Investigating the Haitian Zombie - VICE - 5 of 6

Uploaded by vice on Jan 25, 2012


HAMILTON: That morning, I wake to find a gaping burn in my
forearm, oozing a purulent gleet.
I stir and begin to vomit, begging for an antidote.
I find Jean-Claude sitting next to me.
And he encourages me to remember that the
antidote is my mind.

Alex knows a Bokor, who knows a Bokor, who knows a Bokor in
Artibonite So we drive for many hours, until the road
disintegrates and the wheels of our Mitsubishi Montero will
turn no more.

The peristyle is located over five miles
from the nearest road.
And we cross the path in the midday sun without water, each
step bringing me closer to heat stroke,
collapse, and death.

The ground is still wet from the previous night's rain and
the air vibrates with bloodthirsty insects.
Alex tells me that this region is notorious for the use and
sale of zombie slaves, and that the Bokor we have come to
visit might even keep some in his rice fields.

After hours of walking, I enter the Bokor's peristyle,
surrounded by goats, mango trees, and a
fence of living cacti.
HAMILTON: I am introduced to the Bokor, Crescent.
HAMILTON: Unlike the last Bokor, Crescent carries
himself with total confidence, like he has nothing to prove.
He's laid-back and looks at me in such a way as to suggest
not only that he knows, but that he knows I know he knows.

HAMILTON: Could I see the bottle?
ALEX: Not the powder, the bottle, right?

I hold the glass bottle with no more than 300 milligrams of
beige powder.
It's impossible to say anything about its potency or
authenticity just from looking at it.
But it's still exhilarating, my first glimpse of the
legendary powder.
HAMILTON: Crescent dares me to try the powder.
HAMILTON: Casually mentioning he is equipped
with a powerful antidote.


HAMILTON: Ask him how confident he is that he'll be
able to reverse the effects with a lemon.

ALEX: He said, yeah, he's sure that you
won't have any problem.
HAMILTON: OK, what is your thought on this, Alex?
ALEX: You know, for myself, I was not going to try it.
But if you want to, you can go for it.

HAMILTON: When he suggests I use the powder, I'm torn
between scientific skepticism and the desire not to die an
agonizing death, deep in the Haitian countryside.
I decide Crescent is offering me the poison as a test.
Should I demonstrate my strength, I will
have gained his trust.
And should I be wrong, Crescent assures me that he
has an effective antidote on hand, one half of a key lime.


HAMILTON: Though the lime provides me with little
comfort, even the most well-equipped hospitals in the
world have no antidote for TTX, because, thus far, one
does not exist.
Ask him what the dose is.

ALEX: Some of the feather.
The feather will take some.


Crescent frowns and leans away from me, insisting that I do
not let any catch wind and blow on to him.
Some powder's on the end of the feather.
I dip the chicken feather into the glass bottle, allowing a
mote of beige poison to cling to a single barbule.
I brush the moat of zombie poison onto my arm.

I don't feel anything at all.


ALEX: You can take it and then get it on your arm.
HAMILTON: That's going to be a lot.
Crescent changes his attitude and leans in towards me.
He grabs the bottle and pushes the mouth to my skin, turning
it upside down, revealing a ring of white powder the size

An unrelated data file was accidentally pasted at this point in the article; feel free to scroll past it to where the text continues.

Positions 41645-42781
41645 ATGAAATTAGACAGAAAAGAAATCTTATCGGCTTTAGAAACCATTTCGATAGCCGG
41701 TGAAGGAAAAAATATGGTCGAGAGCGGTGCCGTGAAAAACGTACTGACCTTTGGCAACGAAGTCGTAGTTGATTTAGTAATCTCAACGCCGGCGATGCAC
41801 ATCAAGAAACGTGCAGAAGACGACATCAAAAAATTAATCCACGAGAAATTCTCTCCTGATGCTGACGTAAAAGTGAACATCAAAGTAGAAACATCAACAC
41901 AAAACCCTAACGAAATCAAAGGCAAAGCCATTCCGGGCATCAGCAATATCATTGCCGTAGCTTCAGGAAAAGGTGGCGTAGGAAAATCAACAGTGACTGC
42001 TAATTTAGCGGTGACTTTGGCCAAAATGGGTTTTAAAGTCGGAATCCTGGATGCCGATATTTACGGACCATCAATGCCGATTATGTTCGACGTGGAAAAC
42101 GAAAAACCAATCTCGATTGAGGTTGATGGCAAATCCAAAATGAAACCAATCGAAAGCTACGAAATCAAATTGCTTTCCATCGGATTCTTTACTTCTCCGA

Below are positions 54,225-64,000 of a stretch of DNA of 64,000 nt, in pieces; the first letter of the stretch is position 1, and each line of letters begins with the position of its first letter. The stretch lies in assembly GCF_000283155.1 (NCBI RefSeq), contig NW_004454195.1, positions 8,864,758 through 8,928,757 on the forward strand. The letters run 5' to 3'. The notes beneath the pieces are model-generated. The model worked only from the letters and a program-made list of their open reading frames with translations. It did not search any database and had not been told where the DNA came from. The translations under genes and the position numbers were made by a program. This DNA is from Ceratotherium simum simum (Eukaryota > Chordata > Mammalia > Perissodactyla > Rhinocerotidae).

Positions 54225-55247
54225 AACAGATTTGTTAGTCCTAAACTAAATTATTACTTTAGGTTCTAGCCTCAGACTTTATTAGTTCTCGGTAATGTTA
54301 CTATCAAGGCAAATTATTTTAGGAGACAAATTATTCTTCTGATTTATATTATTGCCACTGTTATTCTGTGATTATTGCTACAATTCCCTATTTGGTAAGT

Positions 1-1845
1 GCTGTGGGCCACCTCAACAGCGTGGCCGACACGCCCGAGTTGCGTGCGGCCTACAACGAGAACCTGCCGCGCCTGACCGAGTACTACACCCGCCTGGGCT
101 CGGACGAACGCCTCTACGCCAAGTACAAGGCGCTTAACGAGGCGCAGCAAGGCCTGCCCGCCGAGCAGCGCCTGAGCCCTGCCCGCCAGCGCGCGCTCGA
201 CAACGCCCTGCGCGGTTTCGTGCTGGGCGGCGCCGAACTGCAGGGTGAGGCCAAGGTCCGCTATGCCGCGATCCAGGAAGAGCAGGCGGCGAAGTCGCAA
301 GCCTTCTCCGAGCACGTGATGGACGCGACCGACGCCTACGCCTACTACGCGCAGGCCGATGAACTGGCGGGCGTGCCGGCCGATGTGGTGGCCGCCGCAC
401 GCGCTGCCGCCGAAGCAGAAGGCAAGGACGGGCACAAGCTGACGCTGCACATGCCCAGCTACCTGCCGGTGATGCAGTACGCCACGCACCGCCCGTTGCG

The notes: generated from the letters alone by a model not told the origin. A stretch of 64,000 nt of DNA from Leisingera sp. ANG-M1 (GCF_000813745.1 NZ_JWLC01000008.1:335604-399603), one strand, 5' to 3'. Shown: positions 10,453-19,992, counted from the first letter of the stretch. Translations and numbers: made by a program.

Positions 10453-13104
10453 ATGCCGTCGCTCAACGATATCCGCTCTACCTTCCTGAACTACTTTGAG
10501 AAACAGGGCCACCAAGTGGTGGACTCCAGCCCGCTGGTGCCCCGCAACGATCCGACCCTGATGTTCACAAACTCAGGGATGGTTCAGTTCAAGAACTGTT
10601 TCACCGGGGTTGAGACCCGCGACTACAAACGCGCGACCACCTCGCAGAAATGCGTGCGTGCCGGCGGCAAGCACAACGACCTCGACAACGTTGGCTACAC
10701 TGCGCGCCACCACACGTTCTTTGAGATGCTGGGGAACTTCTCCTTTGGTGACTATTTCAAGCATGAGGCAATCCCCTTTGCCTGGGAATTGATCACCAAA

of a quarter.

HAMILTON: Over the course of six minutes, I allow the
powder to dissolve on the wet, hot skin of my forearm with
two millimeters of skin between the powder and my
thirsty rushing capillaries.

I'm not a hypochondriac, but there's nothing that will make
you more aware of your throbbing, roiling, bubbling
physiology than waiting for one of the world's most potent
neurotoxins to kick in.
Reeling through a mental checklist of symptoms, I'm
still not experiencing anything.
ALEX: How do you feel now?

HAMILTON: I don't feel anything at all.
Other than I feel some mild terror that I'm going to die.
But nothing distinct.
The powder is ceremonially removed from my
arm with the lime.
The poison is encircled and then circumscribed with two
strokes forming a cross.
And that's all.
If the powder did contain TTX, the ascorbic acid in the lime
would have only increased its water solubility and helped it
cross into my blood.
But even then, not enough time has passed for the paralysis
to have set in, unless the dose was truly massive, in
which case I will be dying shortly.

HAMILTON: As I wait for the TTX to present its symptoms, I
feel it an appropriate time to breach the
subject of zombie slaves.
Well, thank him for allowing me to
experiment with his powder.
Ask him if there are zombies in the building behind us.

HAMILTON: After negotiating a price with Crescent, we agree
to donate a generous sum to his peristyle in honor of the
Loa Jean Zombi.


HAMILTON: Entranced, Crescent begins a ritualized door
knocking and key jingling ritual, finally pausing before
a locked door I have looked at all day.



HAMILTON: Alex, can you ask him what's beneath the cloth?

WADE DAVIS: The first thing you have to do when you start
thinking about zombies or Vodou is to step outside of
the cliches.
And this really forced me to realize that I might be on the
outside looking at the zombie thing in a certain
perspective, but when you're on the inside, Narcisse or a
Haitian like himself wasn't sitting there thinking, do or
do not zombies exist.
I mean, he knew in the very fiber of his being since
childhood that zombies existed.
He knew exactly how one was created.
He knew exactly why one was created.
And so, that's sort of the template upon which all these
drugs are going to work.


HAMILTON: To our surprise, the Loa Jean Zombi refuses to take
the local currency.

HAMILTON: Crescent is irate, but tells us he will have
prepared a new poison the following Saturday.